On a recent webinar, we asked participants a somewhat loaded question: do you view exposing shelfware as a revenue risk?
With some 38 percent of software “wasted” – amounting to $34 billion for 149 different organizations surveyed by software lifecycle automation vendor 1E in its 2016 Software Usage and Waste Report – one would reasonably expect that answer to be an exclamation point-laden phrase to the tune of, “Yes, of course! That’s gold! Not to mention a regular cash cow for maintenance and support payments!”
But some two-thirds of respondents simply said, “No.”
As software choice and delivery options increase for customers, ISVs are increasingly focused on ways they can boost customer relationships. I think that’s particularly true for vendors still selling in, or slowly evolving, on-premise licensing models. As such, ISVs are honing in on services that boost trust and loyalty – and nothing quite accomplishes that feat like coming clean with the customer that he might not be using (or even need) something your business sold him.
What’s more – customers, who increasingly gauge their expectations of enterprise software by what’s available in the consumer space – want that data. Some 80 percent of those ISVs surveyed on our recent webinar indicated that customers were asking for software usage data.
As such, forward-thinking ISVs know that sharing software usage data – including on what they’re not using – with customers ultimately leads to higher value engagements. With usage analytics, sharing that data can be a seamless and value-added part of the customer relationship. Here’s how.
Protect competitive advantage
Maybe the software sold to the customer was bundled in with another big purchase, and they just never found enough value in it to actually use it in a widespread manner across the organization as part of their day-to-day processes. Or worse, maybe large pockets of the organization don’t even know they have access to it – and went out and purchased a competitor’s product. Not only are they making a considerable investment elsewhere when they could be doing so with you, that competitor has now gained a foothold to try and oust your position in other parts of the enterprise.
Sharing “non-usage” data gives you insight into something quite valuable for everyone involved in the spectrum of product development and delivery – the ability to ask pointed, meaningful questions of the customer about what they’re not using and why. Was it because they didn’t like it, it didn’t meet their needs, or simply because they didn’t have visibility into their total package of assets with you? With the right answers, you can start to foment actionable solutions – whether that be targeted educational content on how to leverage a particular module, making changes in a future product roadmap that enhance necessary functionality, or going over detailed battle cards on functionality with your account contact that will protect your position in the enterprise.
Foundation for upsell and cross-sell
Sure, your customers can buy asset management software that details application usage internally. They likely already have this capability. But if shelfware is discovered through that particular lens, data becomes your enemy and not your friend, far more likely to put the customer on the defensive when he is approached about, say, an upgrade.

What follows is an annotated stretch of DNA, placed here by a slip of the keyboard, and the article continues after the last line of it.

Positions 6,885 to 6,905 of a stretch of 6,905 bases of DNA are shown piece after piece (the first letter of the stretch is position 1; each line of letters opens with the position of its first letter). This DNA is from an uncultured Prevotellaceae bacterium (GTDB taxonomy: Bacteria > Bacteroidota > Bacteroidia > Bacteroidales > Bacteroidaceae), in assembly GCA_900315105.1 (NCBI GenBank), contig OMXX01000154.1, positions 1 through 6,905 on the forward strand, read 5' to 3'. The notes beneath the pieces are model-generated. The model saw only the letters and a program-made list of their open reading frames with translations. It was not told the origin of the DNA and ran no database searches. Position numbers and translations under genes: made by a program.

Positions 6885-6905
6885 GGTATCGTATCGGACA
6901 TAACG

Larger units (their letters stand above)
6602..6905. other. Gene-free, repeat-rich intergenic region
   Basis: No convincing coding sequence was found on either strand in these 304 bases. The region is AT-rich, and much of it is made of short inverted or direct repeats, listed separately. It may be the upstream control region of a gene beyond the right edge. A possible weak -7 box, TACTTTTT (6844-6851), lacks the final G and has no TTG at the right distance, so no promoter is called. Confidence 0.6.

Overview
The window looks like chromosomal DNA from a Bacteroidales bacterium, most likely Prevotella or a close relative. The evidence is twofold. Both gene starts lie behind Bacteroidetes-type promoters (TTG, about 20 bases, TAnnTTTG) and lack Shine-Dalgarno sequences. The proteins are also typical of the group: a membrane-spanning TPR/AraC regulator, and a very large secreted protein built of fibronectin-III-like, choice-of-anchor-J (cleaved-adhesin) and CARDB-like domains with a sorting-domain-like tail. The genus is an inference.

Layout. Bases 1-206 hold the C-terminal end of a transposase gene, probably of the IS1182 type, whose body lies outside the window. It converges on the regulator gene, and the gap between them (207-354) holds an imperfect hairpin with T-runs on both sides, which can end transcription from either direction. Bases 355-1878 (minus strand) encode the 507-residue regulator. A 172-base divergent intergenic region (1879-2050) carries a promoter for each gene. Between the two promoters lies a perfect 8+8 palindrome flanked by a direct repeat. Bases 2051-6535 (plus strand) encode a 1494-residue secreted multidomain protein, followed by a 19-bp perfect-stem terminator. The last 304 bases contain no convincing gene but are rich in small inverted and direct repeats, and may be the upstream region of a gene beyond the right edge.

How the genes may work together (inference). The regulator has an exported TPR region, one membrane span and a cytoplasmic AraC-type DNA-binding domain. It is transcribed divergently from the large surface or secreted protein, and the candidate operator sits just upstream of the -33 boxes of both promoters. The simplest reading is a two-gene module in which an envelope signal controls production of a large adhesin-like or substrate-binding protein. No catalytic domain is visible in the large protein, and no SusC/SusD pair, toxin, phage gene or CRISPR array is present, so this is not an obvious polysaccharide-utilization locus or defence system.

Consider the reverse: a sales rep approaches the customer about an upgrade, pointing to licenses that are being under-used, or not deployed at all, and is ready with tailor-made offers to reflect that reality. With detailed usage information, the account rep can spark meaningful conversations down to the very modules that can solve customers’ business problems, not create more for them. What’s more, leading companies integrate and expose usage data directly within the CRM system, lending account representatives a real-time view of exactly what’s being used in the account and what’s not being used, not only facilitating one-on-one engagements, but allowing them to unearth trends within industries, regions and more that can help package software in more targeted manners to maximize value for the customer and the ISV.
Boosts data-driven product development
Sharing information with your customers on what they’re not using means that, conversely, you’ll be able to share detailed information on what they are using, lending end-users crucial visibility into both where things are going well, and where things could be improved. And with trust built by data, guess who they’ll turn to in order to drive process efficiencies through technology? That’s right, you.
Sharing usage data boosts co-innovation, that collaboration between you and a customer that is a partnership in improving and even transforming business processes. And that benefits everyone on the broad spectrum of product development, deployment and adoption. Developers have customer feedback to drive data-driven product development. Marketing knows exactly what business problems customers are having and can create detailed, targeted offers on how the software can help solve them. Sales can point to a growing list of reference accounts to drive net new customer wins. And customers solve business problems.
So don’t be stingy with your usage data. Let go of your fears of losing those grazing cash cows in favor of blazing entirely new trails with your customers.